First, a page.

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Unobtrusive jinja2 integration in Django

Project description

© 2014 Thomas Khyn

Unobtrusive jinja2 integration in Django

Freely inspired from django-jinja and django-jinja2, as none of them met all my expectations!

Compatible with django 1.4 to 1.7 and relevant python versions (2.7 to 3.4).


  • Install djinga using the method of your choice

  • Add ‘djinga’ to your INSTALLED_APPS

  • Change the TEMPLATE_LOADERS settings to:

  • Add the relevant settings for jinja2

How it works

By default, a template will be rendered using Django’s built-in template engine if it has a .html, .htm, .djhtml or .djhtm file extension. If it has a .jjhtml or .jjhtm file extension, it will be rendered by Jinja2, using the setting values provided in django’s setting module.



A list or tuple of file extensions (with or without the leading dot) for templates that should be rendered with Django’s internal template engine.

Defaults to ('html', 'htm', 'jjhtml', 'jjhtm')


A list or tuple of the file extensions (with or without the leading dot) for templates that should be rendered with Jinja2.

Defaults to ('jjhtml', 'jjhtm')


A function taking as sole argument the path of the template file and returning True if the file should be rendered with Jinja2. Defaults to a function returning True if the extension is in JINJA2_JJ_EXTS


A tuple or list of extensions to be loaded by jinja2 (as python objects or paths to the python objects). Some extensions are shipped with djinga under djinga.ext.*.


The jinja2 environment’s constructor keyword arguments as a dictionary.


The jinja2 globals as a dictionary.


The jinja2 filters as a dictionary.


A tuple or list of module paths to load globals and filters from. This advantageously complements or replaces JINJA_GLOBALS and JINJA2_FILTERS. See Adding globals and filters for details.

Jinja2 extensions

Djinga comes with several Jinja2 extensions:


Provides a {% static 'path' %} tag to refer to Django’s staticfiles directory


Provides a {% css 'rel/path/to/file.css' %} tag that generates a HTML link element refering to the css file located at a relative path in a css directory. The css directory’s path can be defined relatively to Django’s staticfiles directory through the setting JINJA2_STATIC_CSS


Same as djinga.ext.css but generates a HTML script element refering to a javascript file. The js directory’s relative path can be set through the setting JINJA2_STATIC_JS

Simply concatenates django’s MEDIA_URL to the argument provided


From a PR on coffin. Provides a {% django %}{% enddjango %} tag to include django template language in a jinja2 template. For this tag to work, the django.core.context_processors.request context processor must be enabled.


From coffin Provides a Django-like {% csrf_token %} tag.


Provides a tag for URL reversing, similar to the django templates one.

djinga.ext.htmlcompress.HTMLCompress / SelectiveHTMLCompress

Based on Armin Ronacher’s version. Eliminates useless whitespace at template compilation time without extra overhead.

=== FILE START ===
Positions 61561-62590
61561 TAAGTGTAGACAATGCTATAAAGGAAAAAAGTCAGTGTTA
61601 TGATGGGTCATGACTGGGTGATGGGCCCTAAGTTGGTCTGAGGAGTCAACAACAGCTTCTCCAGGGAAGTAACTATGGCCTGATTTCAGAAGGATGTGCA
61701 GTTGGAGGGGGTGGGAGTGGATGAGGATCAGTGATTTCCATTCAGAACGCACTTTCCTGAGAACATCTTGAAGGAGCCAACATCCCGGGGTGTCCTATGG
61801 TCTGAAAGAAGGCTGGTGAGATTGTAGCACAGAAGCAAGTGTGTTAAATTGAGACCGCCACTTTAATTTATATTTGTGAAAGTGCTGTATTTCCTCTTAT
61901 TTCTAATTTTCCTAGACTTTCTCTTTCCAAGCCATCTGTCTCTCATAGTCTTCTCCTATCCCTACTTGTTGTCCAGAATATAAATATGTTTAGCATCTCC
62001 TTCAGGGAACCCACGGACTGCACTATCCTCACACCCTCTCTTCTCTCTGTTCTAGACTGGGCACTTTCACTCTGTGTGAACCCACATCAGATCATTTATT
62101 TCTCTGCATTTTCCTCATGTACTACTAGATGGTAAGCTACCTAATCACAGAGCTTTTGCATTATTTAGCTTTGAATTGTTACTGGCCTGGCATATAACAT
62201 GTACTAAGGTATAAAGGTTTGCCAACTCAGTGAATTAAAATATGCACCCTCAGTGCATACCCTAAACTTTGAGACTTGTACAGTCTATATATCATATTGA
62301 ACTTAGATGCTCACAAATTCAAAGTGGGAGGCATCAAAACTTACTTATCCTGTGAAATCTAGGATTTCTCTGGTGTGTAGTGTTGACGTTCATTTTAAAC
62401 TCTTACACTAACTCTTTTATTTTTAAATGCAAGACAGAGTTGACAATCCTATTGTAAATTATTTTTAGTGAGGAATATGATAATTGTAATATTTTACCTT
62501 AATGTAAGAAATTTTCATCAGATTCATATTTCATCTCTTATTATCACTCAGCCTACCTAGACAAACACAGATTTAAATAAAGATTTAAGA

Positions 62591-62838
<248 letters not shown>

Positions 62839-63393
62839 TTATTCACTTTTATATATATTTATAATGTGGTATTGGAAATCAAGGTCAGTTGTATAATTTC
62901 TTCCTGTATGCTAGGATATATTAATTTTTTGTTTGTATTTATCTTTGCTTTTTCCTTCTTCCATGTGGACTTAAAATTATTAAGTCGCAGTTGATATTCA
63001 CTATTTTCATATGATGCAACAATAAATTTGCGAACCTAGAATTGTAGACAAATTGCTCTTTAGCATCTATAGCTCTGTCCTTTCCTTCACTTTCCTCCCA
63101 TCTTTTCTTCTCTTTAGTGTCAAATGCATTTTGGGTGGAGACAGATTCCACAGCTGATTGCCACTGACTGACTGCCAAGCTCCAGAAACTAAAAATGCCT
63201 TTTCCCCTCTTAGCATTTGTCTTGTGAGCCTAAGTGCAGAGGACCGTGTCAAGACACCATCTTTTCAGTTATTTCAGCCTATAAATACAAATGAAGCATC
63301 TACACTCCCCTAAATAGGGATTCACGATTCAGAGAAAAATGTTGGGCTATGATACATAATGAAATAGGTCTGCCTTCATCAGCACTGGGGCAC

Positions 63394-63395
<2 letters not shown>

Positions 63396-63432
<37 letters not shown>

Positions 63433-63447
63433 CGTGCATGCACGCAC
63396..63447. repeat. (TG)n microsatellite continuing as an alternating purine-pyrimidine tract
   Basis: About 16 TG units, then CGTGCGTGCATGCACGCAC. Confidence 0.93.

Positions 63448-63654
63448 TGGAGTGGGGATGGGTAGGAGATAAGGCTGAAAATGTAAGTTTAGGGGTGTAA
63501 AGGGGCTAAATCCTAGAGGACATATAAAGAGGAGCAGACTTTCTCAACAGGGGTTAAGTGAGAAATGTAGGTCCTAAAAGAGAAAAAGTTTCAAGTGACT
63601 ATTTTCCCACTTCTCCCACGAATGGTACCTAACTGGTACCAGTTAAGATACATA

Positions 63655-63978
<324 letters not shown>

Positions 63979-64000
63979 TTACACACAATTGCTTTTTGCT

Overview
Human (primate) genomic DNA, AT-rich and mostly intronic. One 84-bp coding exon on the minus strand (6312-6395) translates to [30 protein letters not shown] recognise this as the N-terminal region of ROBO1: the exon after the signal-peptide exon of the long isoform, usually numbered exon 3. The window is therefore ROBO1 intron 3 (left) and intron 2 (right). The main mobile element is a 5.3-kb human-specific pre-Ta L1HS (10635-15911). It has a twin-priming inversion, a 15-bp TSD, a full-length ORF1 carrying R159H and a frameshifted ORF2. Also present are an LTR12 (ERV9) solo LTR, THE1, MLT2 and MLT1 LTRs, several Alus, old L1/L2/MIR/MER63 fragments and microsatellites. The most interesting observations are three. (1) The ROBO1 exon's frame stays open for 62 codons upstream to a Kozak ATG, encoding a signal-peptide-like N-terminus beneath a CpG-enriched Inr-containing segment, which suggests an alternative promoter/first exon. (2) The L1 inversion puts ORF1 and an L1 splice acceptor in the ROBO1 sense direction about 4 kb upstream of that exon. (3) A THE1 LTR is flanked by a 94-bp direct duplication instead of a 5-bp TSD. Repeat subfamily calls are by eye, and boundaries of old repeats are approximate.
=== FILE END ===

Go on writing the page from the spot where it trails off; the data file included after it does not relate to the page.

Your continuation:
Django template tags

The following tags are available in any django template explicitly loading djinga_tags using the {% load djinga_tags %} statement.


Overrides the standard {% extends %} tag and enables it to refer to jinja2 files as well as normal django template files. While the template engine for the current file remains Django’s one, the template engine for the extended file can be either Jinja2 or Django, depending on the file extension (in JINJA2_DJ_EXTS or JINJA2_JJ_EXTS)

Adding globals and filters

A straightforward way to add globals and filters and make them available from your Jinja2 templates is to add them to the JINJA2_GLOBALS or the JINJA2_FILTERS in the settings module.

However, this is not always convenient nor possible (import loops), and djinga therefore provides a way to ease this process, through the jj_global and jj_filter decorators in combination with the JINJA2_LOAD_FROM setting.

Basically, the decorators mark the functions as Jinja2 globals or filters, while the setting (a list of module paths) indicates djinga where to look for them.

A short example is better than long explanations, so here we go.


from djinga.register import jj_filter, jj_global

def my_tag(*args, **kw):

def my_filter(*args, **kw)


is equivalent to this:

def my_tag(*args):

def my_filter(*args, **kw)

from my_module import my_tag, my_filter
JINJA2_GLOBALS = {'my_tag': my_tag}
JINJA2_FILTERS = {'my_filter': my_filter}

…with the significant advantage of not requiring a possibly issue-prone import statement in the settings module.

The jj_global and jj_filter decorators are compatible with any of the Jinja2 built-in decorators. They do not affect the behavior nor the signature of the decorated function, so you can use it normally (as a normal Django template tag or filter, for example).

The collected globals and filters are appended to the ones already specified in JINJA2_GLOBALS and JINJA2_FILTERS.

makemesssages management command

Adapted from coffin.

Djinga overrides the Django makemessages core management command to include the specific Jinja2 translation tags and ensure the strings marked for translation in Jinja2 templates appear in the translations dictionary.

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